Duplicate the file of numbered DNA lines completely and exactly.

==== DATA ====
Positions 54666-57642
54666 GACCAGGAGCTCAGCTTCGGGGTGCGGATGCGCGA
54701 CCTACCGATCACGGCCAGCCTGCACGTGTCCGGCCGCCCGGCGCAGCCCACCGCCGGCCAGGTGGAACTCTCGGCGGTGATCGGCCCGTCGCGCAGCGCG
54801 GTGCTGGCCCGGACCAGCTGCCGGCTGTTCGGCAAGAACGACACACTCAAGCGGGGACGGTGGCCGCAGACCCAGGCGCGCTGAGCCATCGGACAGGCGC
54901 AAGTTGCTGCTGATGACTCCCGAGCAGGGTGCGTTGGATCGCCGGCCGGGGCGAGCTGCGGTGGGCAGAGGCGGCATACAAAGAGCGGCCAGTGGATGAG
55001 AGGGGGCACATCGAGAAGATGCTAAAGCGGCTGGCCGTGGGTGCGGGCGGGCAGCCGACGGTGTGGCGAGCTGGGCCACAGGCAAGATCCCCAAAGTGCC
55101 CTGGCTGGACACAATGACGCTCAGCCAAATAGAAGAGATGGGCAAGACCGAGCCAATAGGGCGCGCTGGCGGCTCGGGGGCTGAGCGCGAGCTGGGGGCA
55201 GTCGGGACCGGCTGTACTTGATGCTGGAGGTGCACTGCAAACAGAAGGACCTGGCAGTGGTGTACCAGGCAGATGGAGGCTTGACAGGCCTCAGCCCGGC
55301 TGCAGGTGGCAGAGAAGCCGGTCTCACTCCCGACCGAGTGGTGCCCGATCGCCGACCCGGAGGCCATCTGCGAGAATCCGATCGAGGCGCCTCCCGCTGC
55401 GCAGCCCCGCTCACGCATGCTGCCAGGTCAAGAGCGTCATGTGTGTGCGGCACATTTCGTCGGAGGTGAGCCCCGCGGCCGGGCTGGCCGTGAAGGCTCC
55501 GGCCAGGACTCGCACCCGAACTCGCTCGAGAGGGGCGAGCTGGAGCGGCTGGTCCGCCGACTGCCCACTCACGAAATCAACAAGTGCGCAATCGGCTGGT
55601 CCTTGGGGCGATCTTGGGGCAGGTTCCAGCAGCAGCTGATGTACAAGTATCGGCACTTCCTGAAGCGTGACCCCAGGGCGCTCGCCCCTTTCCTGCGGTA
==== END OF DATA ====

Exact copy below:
Positions 54666-57642
54666 GACCAGGAGCTCAGCTTCGGGGTGCGGATGCGCGA
54701 CCTACCGATCACGGCCAGCCTGCACGTGTCCGGCCGCCCGGCGCAGCCCACCGCCGGCCAGGTGGAACTCTCGGCGGTGATCGGCCCGTCGCGCAGCGCG
54801 GTGCTGGCCCGGACCAGCTGCCGGCTGTTCGGCAAGAACGACACACTCAAGCGGGGACGGTGGCCGCAGACCCAGGCGCGCTGAGCCATCGGACAGGCGC
54901 AAGTTGCTGCTGATGACTCCCGAGCAGGGTGCGTTGGATCGCCGGCCGGGGCGAGCTGCGGTGGGCAGAGGCGGCATACAAAGAGCGGCCAGTGGATGAG
55001 AGGGGGCACATCGAGAAGATGCTAAAGCGGCTGGCCGTGGGTGCGGGCGGGCAGCCGACGGTGTGGCGAGCTGGGCCACAGGCAAGATCCCCAAAGTGCC
55101 CTGGCTGGACACAATGACGCTCAGCCAAATAGAAGAGATGGGCAAGACCGAGCCAATAGGGCGCGCTGGCGGCTCGGGGGCTGAGCGCGAGCTGGGGGCA
55201 GTCGGGACCGGCTGTACTTGATGCTGGAGGTGCACTGCAAACAGAAGGACCTGGCAGTGGTGTACCAGGCAGATGGAGGCTTGACAGGCCTCAGCCCGGC
55301 TGCAGGTGGCAGAGAAGCCGGTCTCACTCCCGACCGAGTGGTGCCCGATCGCCGACCCGGAGGCCATCTGCGAGAATCCGATCGAGGCGCCTCCCGCTGC
55401 GCAGCCCCGCTCACGCATGCTGCCAGGTCAAGAGCGTCATGTGTGTGCGGCACATTTCGTCGGAGGTGAGCCCCGCGGCCGGGCTGGCCGTGAAGGCTCC
55501 GGCCAGGACTCGCACCCGAACTCGCTCGAGAGGGGCGAGCTGGAGCGGCTGGTCCGCCGACTGCCCACTCACGAAATCAACAAGTGCGCAATCGGCTGGT
55601 CCTTGGGGCGATCTTGGGGCAGGTTCCAGCAGCAGCTGATGTACAAGTATCGGCACTTCCTGAAGCGTGACCCCAGGGCGCTCGCCCCTTTCCTGCGGTA